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Constellations (6)
Camelopardalis, Cygnus, Draco, Lyra, Ursa Major, Ursa Minor
Abbreviation Avi
Genitive Avis
Pronunciation Name: /'ā•vis/
Genitive: /'ā•vis/
Symbolism the bird
Midpoint right ascension Template:RA2
Midpoint declination Template:DEC2
Northernmost border Template:DEC2
Southernmost border Template:DEC2
Westernmost border Template:RA2
Easternmost border Template:RA2
Quadrant NQ3
Segments 78
Bordering caelregios Araneus (S (WW))
Felis (S (W))
Noctua (S (E))
Tarandus (S (EE))
Testudo (E/S/W)
Area 4465.763 sq. deg. (3rd)
Proportion of the sky 108.253‰
Average constellation area 744.294 sq. deg. (1st)
Named stars 47
Main stars 12
Naked eye stars
(m < 6.50)
BF stars 366
PH stars 202
Known exoplanets 340
Bright stars
(m < 3.00)
Brightest star Vega (0.03m)
Nearby stars
(D < 10.00 pc, 32.62 ly)
Nearest star Lalande 21185 (2.55 pc, 8.31 ly)
Messier objects 12
Full visibility range 90°N–0°
Partial visibility range 0°N–62°S
Midnight culmination date March 20
Astrological sign N/A
Solar sign N/A

Avis is a circumpolar caelregio located in the third quadrant of the northern hemisphere at its midpoint, but it occupies every quadrant. Avis is the third largest caelregio after Hippocampus and Noctua with an area of 4466 square degrees, covering about 108‰ of the celestial sphere. Avis is divided into six constellations (listed in the infobox).

Avis contains two famous asterisms: the Big Dipper and the Little Dipper. This caelregio also contains the bright north star Polaris at the handle of the Little Dipper.

Symbolism Edit

Avis is named after the Latin word for bird. Since Avis is plotted above every other caelregios on the celestial map hence it is the northernmost caelregio, it is analogous to birds flying high above habitats on the ground. Also its shape on the celestial map appears like a wingspan.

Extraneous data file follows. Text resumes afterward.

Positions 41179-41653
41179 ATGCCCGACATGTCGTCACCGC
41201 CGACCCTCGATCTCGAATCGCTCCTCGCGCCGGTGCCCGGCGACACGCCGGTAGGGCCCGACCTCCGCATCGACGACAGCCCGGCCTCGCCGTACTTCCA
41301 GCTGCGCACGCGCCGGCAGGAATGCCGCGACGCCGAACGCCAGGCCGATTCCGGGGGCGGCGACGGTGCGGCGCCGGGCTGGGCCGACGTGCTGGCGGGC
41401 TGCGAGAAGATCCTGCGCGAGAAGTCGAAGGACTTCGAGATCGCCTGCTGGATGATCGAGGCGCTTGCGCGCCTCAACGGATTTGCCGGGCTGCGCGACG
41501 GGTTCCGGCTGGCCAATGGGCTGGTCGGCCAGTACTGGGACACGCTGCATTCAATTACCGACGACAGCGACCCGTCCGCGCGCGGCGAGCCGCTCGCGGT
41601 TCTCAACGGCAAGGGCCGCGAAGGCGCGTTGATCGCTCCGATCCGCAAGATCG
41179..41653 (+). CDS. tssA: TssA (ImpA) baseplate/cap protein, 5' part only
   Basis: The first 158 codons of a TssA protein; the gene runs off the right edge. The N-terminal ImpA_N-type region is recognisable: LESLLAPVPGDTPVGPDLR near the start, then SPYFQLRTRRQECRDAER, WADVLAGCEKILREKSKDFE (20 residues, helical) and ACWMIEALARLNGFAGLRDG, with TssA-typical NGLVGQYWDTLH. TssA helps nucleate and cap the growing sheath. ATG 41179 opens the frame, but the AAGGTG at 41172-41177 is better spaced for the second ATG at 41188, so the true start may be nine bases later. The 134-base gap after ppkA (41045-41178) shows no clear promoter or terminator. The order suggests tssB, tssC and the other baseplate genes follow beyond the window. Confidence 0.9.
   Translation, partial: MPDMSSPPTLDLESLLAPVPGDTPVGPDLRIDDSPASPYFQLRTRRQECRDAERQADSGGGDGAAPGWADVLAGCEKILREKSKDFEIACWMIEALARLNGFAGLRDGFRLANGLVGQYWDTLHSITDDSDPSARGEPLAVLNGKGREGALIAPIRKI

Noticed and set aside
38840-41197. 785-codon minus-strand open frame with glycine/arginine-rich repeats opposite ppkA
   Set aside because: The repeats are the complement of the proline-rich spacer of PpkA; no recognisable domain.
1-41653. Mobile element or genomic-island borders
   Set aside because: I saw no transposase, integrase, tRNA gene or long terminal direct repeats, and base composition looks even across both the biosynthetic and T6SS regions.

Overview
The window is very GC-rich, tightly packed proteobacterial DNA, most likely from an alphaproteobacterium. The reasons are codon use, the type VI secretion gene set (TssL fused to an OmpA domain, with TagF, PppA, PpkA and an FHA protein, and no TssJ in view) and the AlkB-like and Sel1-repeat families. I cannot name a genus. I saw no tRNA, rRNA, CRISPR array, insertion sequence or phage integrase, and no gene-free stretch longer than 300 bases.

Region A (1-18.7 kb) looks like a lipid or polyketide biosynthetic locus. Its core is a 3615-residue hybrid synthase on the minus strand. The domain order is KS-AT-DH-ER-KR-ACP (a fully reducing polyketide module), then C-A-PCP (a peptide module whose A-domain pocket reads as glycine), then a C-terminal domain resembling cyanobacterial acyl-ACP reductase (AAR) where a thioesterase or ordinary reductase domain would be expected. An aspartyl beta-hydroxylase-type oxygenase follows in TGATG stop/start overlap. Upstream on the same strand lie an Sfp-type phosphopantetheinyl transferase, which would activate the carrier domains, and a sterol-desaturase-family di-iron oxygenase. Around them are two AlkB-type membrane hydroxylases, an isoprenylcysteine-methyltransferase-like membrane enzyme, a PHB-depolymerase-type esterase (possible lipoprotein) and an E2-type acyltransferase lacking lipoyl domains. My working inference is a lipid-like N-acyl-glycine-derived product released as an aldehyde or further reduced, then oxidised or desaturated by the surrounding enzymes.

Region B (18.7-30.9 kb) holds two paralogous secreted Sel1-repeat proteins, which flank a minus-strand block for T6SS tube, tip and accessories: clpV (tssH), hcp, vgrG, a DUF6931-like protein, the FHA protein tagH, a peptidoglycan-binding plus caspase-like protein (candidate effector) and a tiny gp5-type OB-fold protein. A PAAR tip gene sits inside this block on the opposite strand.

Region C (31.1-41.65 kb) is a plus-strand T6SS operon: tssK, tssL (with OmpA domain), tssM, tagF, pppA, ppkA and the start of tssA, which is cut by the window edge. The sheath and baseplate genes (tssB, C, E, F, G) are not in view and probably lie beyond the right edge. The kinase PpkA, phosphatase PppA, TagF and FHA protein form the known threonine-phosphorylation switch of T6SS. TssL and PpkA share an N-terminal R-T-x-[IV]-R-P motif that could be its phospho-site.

Despite its symbolism, Avis contains just one constellation named after a bird: Cygnus the swan. However it is imagined that birds land on giraffe (Camelopardalis), and bear (Ursa Major & Ursa Minor), as well as using harp (Lyra) for singing.

Notable stars Edit

Bright stars Edit

Avis contains the current bright north pole star, Polaris, located in Ursa Minor. Polaris is an F-type giant star of magnitude 1.97. However, Polaris is not the brightest star in Avis. An A-type main sequence Vega is the Avis' brightest star and is also the fifth brightest overall at a magnitude of 0.03, located in Lyra. At around 14000 AD due to the precession of the equinoxes, Vega will be the north pole star even brighter than the present north pole star.

Besides Polaris and Vega, Deneb, located in Cygnus (a 1.25m A-type hypergiant), is also notably bright. Deneb is one of the stars that make up the Summer Triangle, the other two are Vega (just mentioned above) and Altair, which is located in the neighboring caelregio Tarandus. Deneb is the sky's northernmost first magnitude star.

Nearby stars Edit

A red dwarf Lalande 21185 is the Avis' nearest star and is also the fifth nearest star system overall at a distance of 8.31 light-years (2.55 parsecs), located in Ursa Major. Lalande 21185 had two planets that were now regarded doubtful.

Another notable nearby star in Avis is Groombridge 1830 in Ursa Major, which is a rare subdwarf which can produce superflares hundreds to millions of times more powerful than the largest flares ever observed on the Sun. This star is only about 3–10% as enriched with elements heavier than helium as the Sun, making this a halo population II star.

Variable stars Edit

The variability of the prototype variable star, RR Lyrae, lasts 13 hours and varies between magnitudes 7.06 to 8.12. RR Lyraes are often used as standard candles to measure galactic distances.

Another prototype variable star is Beta Lyrae. Beta Lyrae variable is a type of eclipsing binary which the stars have ellipsoidal shape and undergoing mass transfer. Its magnitude varies from 3.25 to 4.36 over its 12.9 day period.